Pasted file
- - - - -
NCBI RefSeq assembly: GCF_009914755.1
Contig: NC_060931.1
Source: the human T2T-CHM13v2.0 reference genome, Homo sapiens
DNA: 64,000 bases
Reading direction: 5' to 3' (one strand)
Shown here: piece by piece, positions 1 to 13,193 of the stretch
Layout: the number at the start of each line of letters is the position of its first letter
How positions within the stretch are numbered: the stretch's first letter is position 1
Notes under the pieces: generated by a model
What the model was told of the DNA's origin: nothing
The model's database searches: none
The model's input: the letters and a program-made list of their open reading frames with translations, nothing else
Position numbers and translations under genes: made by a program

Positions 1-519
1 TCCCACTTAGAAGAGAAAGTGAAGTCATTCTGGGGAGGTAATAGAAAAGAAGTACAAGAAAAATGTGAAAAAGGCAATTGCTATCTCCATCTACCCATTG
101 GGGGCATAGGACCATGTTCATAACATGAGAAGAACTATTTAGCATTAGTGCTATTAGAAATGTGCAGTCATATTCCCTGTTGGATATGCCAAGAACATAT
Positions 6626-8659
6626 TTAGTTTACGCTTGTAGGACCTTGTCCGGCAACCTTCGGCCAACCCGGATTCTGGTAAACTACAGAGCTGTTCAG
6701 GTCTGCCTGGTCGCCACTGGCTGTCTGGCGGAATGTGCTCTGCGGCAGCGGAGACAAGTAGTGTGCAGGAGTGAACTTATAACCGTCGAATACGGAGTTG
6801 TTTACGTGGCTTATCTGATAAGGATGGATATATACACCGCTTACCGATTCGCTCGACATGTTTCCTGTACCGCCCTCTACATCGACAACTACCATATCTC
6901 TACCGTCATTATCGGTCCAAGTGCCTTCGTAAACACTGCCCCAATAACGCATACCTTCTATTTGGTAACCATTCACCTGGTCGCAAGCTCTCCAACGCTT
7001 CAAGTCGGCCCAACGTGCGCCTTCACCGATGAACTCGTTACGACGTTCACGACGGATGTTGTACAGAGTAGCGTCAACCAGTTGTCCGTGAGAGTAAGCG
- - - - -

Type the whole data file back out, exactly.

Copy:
NCBI RefSeq assembly: GCF_009914755.1
Contig: NC_060931.1
Source: the human T2T-CHM13v2.0 reference genome, Homo sapiens
DNA: 64,000 bases
Reading direction: 5' to 3' (one strand)
Shown here: piece by piece, positions 1 to 13,193 of the stretch
Layout: the number at the start of each line of letters is the position of its first letter
How positions within the stretch are numbered: the stretch's first letter is position 1
Notes under the pieces: generated by a model
What the model was told of the DNA's origin: nothing
The model's database searches: none
The model's input: the letters and a program-made list of their open reading frames with translations, nothing else
Position numbers and translations under genes: made by a program

Positions 1-519
1 TCCCACTTAGAAGAGAAAGTGAAGTCATTCTGGGGAGGTAATAGAAAAGAAGTACAAGAAAAATGTGAAAAAGGCAATTGCTATCTCCATCTACCCATTG
101 GGGGCATAGGACCATGTTCATAACATGAGAAGAACTATTTAGCATTAGTGCTATTAGAAATGTGCAGTCATATTCCCTGTTGGATATGCCAAGAACATAT
Positions 6626-8659
6626 TTAGTTTACGCTTGTAGGACCTTGTCCGGCAACCTTCGGCCAACCCGGATTCTGGTAAACTACAGAGCTGTTCAG
6701 GTCTGCCTGGTCGCCACTGGCTGTCTGGCGGAATGTGCTCTGCGGCAGCGGAGACAAGTAGTGTGCAGGAGTGAACTTATAACCGTCGAATACGGAGTTG
6801 TTTACGTGGCTTATCTGATAAGGATGGATATATACACCGCTTACCGATTCGCTCGACATGTTTCCTGTACCGCCCTCTACATCGACAACTACCATATCTC
6901 TACCGTCATTATCGGTCCAAGTGCCTTCGTAAACACTGCCCCAATAACGCATACCTTCTATTTGGTAACCATTCACCTGGTCGCAAGCTCTCCAACGCTT
7001 CAAGTCGGCCCAACGTGCGCCTTCACCGATGAACTCGTTACGACGTTCACGACGGATGTTGTACAGAGTAGCGTCAACCAGTTGTCCGTGAGAGTAAGCG